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In Sports from United Press International

Feb. 5, 2003 at 3:30 PM   |   Comments

LeBron James reinstated

AKRON, Ohio, Feb. 5 (UPI) -- LeBron James, considered the best high school basketball player in the nation, will not have to sit out the balance of his senior campaign after all.

On Wednesday, a judge ordered the Ohio State Athletic Association to restore James' eligibility after he serves a two-game suspension. The OHSAA ruled last Friday that James had violated amateur bylaws when he accepted clothing with a value of about $850 as a gift from a store in the Cleveland area.

James appealed the decision on Tuesday, and Summit County Common Pleas Judge James Williams ruled that the suspension will include a game that James missed on Sunday.

His school, Saint Vincent-Saint Mary, has until Thursday to tell the judge what other game James will miss.

"LeBron admitted his mistake, but he did not commit a crime," said Fred Nance, James' attorney. "He did not hurt anyone."

Williams granted a temporary restraining order which allows James to play, and scheduled a hearing for Feb. 19 in which he will decide whether to grant a permanent injunction or go to trial.

OHSAA Commissioner Clair Muscaro issued his ruling because rules forbid athletes from receiving any kind of apparel worth more than $100.

According to various reports, the merchandise was a pair of "throwback" jerseys. One was of Chicago Bears Hall of Famer Gale Sayers, and the other was of former Washington Bullets center Wes Unseld.

St. Vincent-St. Mary has four regular season games remaining in its season, plus playoffs, and is slated to play in a game Saturday in Trenton, N.J.

James also is scheduled to play in the EA Sports Roundball Classic at the United Center in Chicago on March 31. That contest is run by well-known hoops guru Sonny Vaccaro, who also works for adidas, which is in a battle with fellow sneaker and apparel giant Nike for James' services. There have been reports that James would receive $25 million for his first deal with an apparel company.

The OHSAA ruled early last week James did not violate any state bylaws by accepting a Hummer H2 vehicle, which has a base retail price of $50,000, from his mother, which she said was a present for his 18th birthday.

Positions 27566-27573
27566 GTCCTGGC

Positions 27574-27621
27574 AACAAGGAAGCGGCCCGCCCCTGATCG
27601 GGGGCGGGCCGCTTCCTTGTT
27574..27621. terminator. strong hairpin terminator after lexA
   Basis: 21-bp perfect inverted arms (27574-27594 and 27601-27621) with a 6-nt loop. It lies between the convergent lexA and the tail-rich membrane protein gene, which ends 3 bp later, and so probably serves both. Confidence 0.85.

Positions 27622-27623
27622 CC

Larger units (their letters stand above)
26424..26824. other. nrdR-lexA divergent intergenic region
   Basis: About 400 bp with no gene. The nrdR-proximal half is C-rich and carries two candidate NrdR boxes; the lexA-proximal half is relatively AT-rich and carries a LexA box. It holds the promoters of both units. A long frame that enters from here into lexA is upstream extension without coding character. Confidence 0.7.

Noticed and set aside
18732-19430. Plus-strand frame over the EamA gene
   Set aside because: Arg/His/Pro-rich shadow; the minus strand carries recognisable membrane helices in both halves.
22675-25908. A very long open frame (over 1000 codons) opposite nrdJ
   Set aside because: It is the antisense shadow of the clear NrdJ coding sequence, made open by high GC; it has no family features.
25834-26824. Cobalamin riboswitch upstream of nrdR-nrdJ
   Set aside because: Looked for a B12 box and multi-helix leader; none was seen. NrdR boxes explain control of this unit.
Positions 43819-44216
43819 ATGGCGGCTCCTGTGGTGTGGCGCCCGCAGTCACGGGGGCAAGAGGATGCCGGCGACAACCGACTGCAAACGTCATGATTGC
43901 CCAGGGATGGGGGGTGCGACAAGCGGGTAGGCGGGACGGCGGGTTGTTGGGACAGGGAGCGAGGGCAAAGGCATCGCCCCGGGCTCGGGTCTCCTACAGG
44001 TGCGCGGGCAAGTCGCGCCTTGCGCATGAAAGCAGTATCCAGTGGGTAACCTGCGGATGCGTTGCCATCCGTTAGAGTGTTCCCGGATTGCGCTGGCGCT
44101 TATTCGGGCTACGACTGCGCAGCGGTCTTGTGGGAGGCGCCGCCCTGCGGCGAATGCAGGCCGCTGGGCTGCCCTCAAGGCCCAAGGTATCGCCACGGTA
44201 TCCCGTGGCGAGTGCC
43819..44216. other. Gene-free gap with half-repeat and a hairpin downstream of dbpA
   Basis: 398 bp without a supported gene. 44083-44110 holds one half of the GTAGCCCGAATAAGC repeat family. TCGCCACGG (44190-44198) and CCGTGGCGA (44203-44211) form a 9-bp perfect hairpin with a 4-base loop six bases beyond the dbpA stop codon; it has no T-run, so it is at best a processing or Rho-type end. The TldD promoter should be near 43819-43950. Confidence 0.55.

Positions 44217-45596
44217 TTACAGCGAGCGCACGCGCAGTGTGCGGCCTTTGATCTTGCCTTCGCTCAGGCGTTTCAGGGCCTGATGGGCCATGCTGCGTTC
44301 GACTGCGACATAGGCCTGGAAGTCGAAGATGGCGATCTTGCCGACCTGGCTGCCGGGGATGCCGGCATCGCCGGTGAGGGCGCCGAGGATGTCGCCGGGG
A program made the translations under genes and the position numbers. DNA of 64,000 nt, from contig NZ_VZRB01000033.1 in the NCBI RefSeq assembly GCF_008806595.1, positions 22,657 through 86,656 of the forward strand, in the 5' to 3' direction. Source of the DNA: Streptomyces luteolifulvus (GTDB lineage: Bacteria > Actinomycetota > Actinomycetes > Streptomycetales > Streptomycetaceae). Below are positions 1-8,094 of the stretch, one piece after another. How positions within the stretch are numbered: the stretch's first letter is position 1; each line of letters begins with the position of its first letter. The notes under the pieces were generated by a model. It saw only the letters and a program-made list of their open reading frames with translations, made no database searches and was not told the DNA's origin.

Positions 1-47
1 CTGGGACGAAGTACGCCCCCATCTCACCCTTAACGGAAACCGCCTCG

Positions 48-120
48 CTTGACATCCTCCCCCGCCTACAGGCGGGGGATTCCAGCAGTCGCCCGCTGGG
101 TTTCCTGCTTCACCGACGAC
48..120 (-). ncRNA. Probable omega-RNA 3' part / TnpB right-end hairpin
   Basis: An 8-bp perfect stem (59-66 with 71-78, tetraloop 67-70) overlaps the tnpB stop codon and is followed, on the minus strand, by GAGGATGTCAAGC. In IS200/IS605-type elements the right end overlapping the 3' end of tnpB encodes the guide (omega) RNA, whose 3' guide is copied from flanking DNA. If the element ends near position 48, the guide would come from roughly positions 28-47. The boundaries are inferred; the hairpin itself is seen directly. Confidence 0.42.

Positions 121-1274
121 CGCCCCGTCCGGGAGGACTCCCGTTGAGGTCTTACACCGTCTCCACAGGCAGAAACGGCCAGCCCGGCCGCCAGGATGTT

James' mother, Gloria, said she obtained a bank loan to buy the SUV, even though she is unemployed, and provided financial information to the OHSAA for its investigation.

James already has said he is not going to college, and hoops analysts think he will be the No. 1 pick in this year's NBA draft.


Bobbitt quits Cincinnati hoops

CINCINNATI, Feb. 5 (UPI) -- After failing to appear at practices the last two days, guard Tony Bobbitt quit the men's basketball team at Cincinnati.

The school gave no reason for the departure, but said that Bobbitt remains enrolled in school.

"He quit," Coach Bob Huggins told the Cincinnati Post Tuesday evening. "He's told one person one thing; another person another thing; another person another thing."

Also, a source told the paper that Bobbitt, who sustained a sprained ankle Jan. 11 at TCU, was unhappy with his limited playing time.

"He's angry about something, and he's just not talking about it," his stepfather, John Albright, told the paper from Daytona Beach, Fla. "I don't know what happened. He's a little confused. I hope he gets his head together. I wish that he could get it worked out."

Bobbitt, a junior who transferred from the College of Southern Idaho this season, averaged 7.2 points and 1.8 rebounds, and appeared in all but one of the Bearcats' 18 games. He scored 29 points in a win over Oregon in December.

The Daytona Beach native earned junior college All-America honors last season, and was ranked second nationally in steals.

Cincinnati (13-5) visits No. 6 Louisville on Wednesday night, and Bobbitt did not make the trip.


Contract extension for Hasselbeck

SEATTLE, Feb. 5 (UPI) -- Veteran Seattle quarterback Matt Hasselbeck has gotten two more years with the team.

Late Tuesday, the Seahawks decided to exercise their two-year option on Hasselbeck, who stands to make $10.5 million in the deal.

Hasselbeck, 27, became the Seahawks' starting signal-caller late in the 2002 season when Trent Dilfer suffered a torn Achilles tendon in the game Oct. 27 at Dallas. Until that time, he was the No. 1 backup, having lost the starter's job because of his inconsistency in the preseason.